Ivey Publishing

Ninja warrior themed park creates opportunity to strategize global business solutions

Simon Greathead strongly believes that business students learn some of their greatest lessons through the use of cases. So when he had the opportunity to talk to the owner and the management team of a ninja warrior themed recreation park, he couldn’t think of a better idea for a fresh new case on global business.

A recent injury at the CircusTrix park in Scotland shut down the facility and threatened new operations in the United Kingdom. The resulting public relations issue was also threatening the establishment of additional locations in Germany, France, and Holland.

GreatheadGreathead is an assistant teaching professor of International Business at Brigham Young University in Utah. We asked him about his first business case CircusTrix: The Ups and Downs of International Expansion and what advice he has for other authors.

Why did you write the CircusTrix case?

The whole notion of a ninja warrior themed recreation park is a concept taking off around the world. I found it fascinating and in-line with what I teach in the classroom. CircusTrix was facing challenges in Scotland while having positive experiences in Hong Kong. The case allows international business students to perform a PEST analysis and generate an actionable strategy.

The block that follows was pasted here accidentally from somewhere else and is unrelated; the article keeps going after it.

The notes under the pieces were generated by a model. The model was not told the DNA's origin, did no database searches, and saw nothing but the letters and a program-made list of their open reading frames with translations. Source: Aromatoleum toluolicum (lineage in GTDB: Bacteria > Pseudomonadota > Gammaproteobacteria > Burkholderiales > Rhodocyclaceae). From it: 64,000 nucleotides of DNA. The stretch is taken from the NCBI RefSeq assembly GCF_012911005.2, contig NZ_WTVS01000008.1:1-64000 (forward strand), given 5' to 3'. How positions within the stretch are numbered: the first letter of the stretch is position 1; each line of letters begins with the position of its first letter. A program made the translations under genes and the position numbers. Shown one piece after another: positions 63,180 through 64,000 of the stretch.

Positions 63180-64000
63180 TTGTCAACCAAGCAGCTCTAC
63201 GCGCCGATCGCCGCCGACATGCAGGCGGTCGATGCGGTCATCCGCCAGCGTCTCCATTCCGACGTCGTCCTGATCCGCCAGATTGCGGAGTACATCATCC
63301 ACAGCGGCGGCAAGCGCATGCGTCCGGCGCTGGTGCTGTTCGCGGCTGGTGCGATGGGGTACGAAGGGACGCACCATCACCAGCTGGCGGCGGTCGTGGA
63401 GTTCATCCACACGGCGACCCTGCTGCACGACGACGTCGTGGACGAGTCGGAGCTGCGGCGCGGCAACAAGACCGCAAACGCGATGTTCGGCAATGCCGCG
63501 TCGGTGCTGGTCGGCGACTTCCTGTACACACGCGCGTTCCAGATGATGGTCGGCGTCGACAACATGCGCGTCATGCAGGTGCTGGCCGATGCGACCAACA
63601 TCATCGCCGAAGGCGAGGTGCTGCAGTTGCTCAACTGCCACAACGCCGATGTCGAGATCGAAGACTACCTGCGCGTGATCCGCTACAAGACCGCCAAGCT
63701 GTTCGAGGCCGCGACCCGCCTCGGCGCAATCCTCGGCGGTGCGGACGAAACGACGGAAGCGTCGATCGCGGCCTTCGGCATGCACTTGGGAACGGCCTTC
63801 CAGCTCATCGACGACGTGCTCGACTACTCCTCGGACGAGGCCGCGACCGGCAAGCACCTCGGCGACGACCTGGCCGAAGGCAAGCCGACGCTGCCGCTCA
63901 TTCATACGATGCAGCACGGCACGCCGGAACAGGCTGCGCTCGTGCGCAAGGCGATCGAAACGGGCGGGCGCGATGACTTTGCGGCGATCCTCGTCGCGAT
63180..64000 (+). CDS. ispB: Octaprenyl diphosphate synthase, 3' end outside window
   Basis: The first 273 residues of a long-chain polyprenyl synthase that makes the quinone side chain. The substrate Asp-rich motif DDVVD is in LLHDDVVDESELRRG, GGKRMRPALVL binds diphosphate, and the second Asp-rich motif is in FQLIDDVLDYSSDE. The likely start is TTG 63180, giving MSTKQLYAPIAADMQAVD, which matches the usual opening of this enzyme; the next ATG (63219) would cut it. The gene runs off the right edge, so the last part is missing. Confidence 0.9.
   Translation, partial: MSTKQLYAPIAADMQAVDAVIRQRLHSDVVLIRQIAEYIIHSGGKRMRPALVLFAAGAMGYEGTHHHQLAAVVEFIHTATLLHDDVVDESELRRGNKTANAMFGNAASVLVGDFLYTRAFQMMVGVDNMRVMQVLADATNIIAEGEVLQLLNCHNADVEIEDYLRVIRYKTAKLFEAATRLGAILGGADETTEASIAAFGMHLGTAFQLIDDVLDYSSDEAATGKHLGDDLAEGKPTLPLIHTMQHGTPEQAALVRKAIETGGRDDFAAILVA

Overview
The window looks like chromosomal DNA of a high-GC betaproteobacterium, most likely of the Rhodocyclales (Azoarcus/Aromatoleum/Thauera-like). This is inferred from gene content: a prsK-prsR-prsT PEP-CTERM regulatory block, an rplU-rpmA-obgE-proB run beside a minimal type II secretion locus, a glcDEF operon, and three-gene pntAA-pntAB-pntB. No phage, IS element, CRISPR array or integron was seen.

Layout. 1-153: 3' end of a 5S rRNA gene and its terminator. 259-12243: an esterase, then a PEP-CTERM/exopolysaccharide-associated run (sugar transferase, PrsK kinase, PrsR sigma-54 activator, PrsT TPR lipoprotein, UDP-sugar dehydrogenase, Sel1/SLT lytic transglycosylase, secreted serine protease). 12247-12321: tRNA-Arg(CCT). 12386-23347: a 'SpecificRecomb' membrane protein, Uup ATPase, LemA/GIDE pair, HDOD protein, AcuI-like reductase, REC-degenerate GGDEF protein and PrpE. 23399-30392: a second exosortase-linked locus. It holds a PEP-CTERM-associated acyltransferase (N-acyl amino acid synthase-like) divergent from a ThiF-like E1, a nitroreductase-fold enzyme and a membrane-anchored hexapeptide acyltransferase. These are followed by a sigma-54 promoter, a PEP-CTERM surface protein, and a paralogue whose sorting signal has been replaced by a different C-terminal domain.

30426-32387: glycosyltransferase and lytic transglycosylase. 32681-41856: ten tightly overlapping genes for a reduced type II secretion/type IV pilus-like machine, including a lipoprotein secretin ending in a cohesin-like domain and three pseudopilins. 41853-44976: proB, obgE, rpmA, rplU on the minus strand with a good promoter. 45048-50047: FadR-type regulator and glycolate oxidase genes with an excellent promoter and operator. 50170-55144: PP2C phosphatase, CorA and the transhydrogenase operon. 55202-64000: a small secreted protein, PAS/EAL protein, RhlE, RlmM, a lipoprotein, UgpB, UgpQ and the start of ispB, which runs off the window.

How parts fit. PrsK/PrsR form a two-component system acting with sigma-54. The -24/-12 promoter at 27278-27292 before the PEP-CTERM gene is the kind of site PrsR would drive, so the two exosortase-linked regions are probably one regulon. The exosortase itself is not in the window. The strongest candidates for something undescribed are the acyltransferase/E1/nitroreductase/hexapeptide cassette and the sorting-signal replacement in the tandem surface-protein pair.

What is a PEST analysis and why is it so important for business students today?

PEST stands for a Political, Economic, Social, and Technological analysis of a particular part of the world. This can be as small as a city, or as large as a continent. This framework gives students a direction they can follow as it relates to whether a company should choose one city over another when looking at entrance strategies. It is a basic fundamental tool that companies use when looking for their next opportunity.

You included a YouTube video as an additional resource — why did you do this over a textbook reference?

A friend and colleague here at Brigham Young University made the short YouTube clip on PEST. This type of resource resonates with students more than having to read about PEST in a text. Although, I did include other recommended readings in the teaching note.

This is your first case, why did you decide to write one?

I recently launched the first International Business Case Competition here at Brigham Young University’s Marriott School of Management. We had fifteen teams compete and professionals from around the country came to judge the teams as they presented their solutions to the CircusTrix case. I hope it will be the first of many cases to come.

What advice do you have for an author writing a case for the first time?

I have two pieces of advice. First, choose a company that students can get excited about. Second, pick a subject students can take in the right direction in a particular discipline. For instance, the CircusTrix case allowed students to look squarely at international expansion.

The CircusTrix: The Ups and Downs of International Expansion case is available from Ivey Publishing. If you would like to use this case, connect with the Ivey Publishing customer support team at cases@ivey.ca or 1-800-649-6355, or order the case online at iveycases.com.